Malaysia Detains Saudi Over Twitter Posts on Prophet
Malaysian police detained the writer, Hamza Kashgari, a 23-year-old columnist for the Jeddah-based Al-Bilad newspaper, when he arrived at Kuala Lumpur International Airport on Thursday, Hishammuddin Hussein, the Malaysian Minister of Home Affairs, said in a statement.
“The police have contacted their counterpart in Saudi Arabia to determine the next course of action,” Mr. Hussein said.
Rights groups have expressed concern about Mr. Kashgari’s safety after religious conservatives in Saudi Arabia called for him to be arrested and executed after he directly addressed the Prophet Muhammad in a series of posts on Twitter.
Mr. Kashgari’s tweets incited outrage in the conservative Islamic country, where many regarded them as blasphemous, and reportedly prompted the king to call for his arrest. Blasphemy is a crime punishable by death in Saudi Arabia.
More than 13,000 people have joined a Facebook page titled “The Saudi People Demand the Execution of Hamza Kashgari.”
According to The Daily Beast, a friend of Mr. Kashgari, who asked not to be named, accompanied him to the airport and witnessed his detention.
“We were just watching him, waiting for him to pass the immigration checkpoint. Once he submitted his passport, they asked him to step away for a few minutes,” The Daily Beast quoted the friend as saying. “And suddenly these two people without uniforms just arrested him.”
An official from Malaysia’s Ministry of Foreign Affairs, who wished to remain anonymous due the sensitivity of the case, said Mr. Kashgari would likely be repatriated to Saudi Arabia.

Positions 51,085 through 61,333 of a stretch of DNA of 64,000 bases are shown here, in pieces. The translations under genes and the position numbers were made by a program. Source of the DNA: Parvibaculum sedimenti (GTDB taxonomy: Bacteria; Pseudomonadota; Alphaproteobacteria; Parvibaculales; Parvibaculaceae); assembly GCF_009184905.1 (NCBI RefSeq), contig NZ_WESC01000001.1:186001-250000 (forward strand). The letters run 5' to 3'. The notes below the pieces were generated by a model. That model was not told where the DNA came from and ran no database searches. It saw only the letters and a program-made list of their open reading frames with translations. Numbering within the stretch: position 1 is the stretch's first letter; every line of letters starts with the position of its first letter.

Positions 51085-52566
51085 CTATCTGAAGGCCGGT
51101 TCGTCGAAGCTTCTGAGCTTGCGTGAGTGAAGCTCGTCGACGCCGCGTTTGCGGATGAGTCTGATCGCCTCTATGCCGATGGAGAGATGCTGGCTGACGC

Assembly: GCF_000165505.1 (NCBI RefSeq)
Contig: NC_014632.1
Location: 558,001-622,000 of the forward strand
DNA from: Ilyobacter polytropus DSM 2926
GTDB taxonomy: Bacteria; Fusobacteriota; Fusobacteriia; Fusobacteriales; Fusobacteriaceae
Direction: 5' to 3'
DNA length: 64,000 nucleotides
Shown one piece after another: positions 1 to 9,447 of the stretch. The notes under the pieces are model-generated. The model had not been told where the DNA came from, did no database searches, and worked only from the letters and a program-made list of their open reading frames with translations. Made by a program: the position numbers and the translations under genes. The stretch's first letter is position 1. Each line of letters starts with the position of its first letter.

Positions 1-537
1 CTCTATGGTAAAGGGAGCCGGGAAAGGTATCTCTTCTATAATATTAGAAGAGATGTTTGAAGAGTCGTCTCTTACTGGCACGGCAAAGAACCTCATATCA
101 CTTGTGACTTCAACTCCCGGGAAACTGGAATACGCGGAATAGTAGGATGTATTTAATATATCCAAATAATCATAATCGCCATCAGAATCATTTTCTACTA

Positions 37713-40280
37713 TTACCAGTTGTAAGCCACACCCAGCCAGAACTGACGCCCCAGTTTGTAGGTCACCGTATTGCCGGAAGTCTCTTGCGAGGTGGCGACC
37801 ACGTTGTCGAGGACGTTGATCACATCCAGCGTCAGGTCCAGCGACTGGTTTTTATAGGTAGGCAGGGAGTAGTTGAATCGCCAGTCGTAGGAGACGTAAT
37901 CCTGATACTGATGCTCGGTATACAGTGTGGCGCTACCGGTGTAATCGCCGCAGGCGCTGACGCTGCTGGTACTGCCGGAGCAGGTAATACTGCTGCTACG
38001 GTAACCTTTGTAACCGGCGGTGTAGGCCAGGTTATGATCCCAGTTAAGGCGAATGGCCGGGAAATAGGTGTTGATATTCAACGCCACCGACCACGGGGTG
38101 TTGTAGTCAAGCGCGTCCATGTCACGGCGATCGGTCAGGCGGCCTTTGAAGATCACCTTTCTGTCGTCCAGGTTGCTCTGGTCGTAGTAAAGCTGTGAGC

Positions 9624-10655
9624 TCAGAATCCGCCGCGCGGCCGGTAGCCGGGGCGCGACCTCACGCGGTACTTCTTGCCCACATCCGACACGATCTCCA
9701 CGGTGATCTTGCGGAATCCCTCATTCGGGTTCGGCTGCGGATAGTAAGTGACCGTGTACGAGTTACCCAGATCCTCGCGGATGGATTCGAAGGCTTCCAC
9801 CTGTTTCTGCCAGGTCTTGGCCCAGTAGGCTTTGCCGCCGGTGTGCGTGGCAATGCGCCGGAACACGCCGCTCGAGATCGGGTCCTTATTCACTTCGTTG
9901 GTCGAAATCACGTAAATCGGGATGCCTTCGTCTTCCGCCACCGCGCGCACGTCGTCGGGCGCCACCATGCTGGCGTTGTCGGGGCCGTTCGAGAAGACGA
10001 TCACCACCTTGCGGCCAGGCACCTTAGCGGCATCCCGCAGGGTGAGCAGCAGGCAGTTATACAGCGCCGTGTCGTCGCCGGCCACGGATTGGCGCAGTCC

Mr. Kashgari would be sent back “because he is on the watch list of Saudi Arabia,” the official said.
Some reports have suggested that Mr. Kashgari wanted to seek asylum abroad. But the foreign affairs official said Malaysia does not grant asylum out of respect for the laws of other countries. “It’s not our practice to grant political asylum,” the official said, adding that the ministry had contacted the Saudi Arabian Embassy in Kuala Lumpur.
The official said Malaysia, a Muslim-majority country, had good diplomatic relations with Saudi Arabia.
The Saudi Arabian Embassy did not respond to efforts to seek comment on Friday.
Amnesty International called for Malaysia not to deport Mr. Kashgari, to immediately disclose where he is being held and to grant him access to a lawyer. “We are calling on the Malaysian government to stop any deportation proceedings they may have started,” said Cilina Nasser, a London-based researcher with Amnesty’s Middle East and North Africa program. The Committee to Protect Journalists condemned the death threats made against Mr. Kashgari, who issued an apology before fleeing his home country.
In his Twitter posts, which he has since deleted, Mr. Kashgari wrote to the Prophet. “I have loved things about you and I have hated things about you and there is a lot I don’t understand about you,” he wrote in one post, according to a translation published by Agence France-Presse. “I will not pray for you.”
Liz Gooch reported from Kuala Lumpur and J. David Goodman from New York.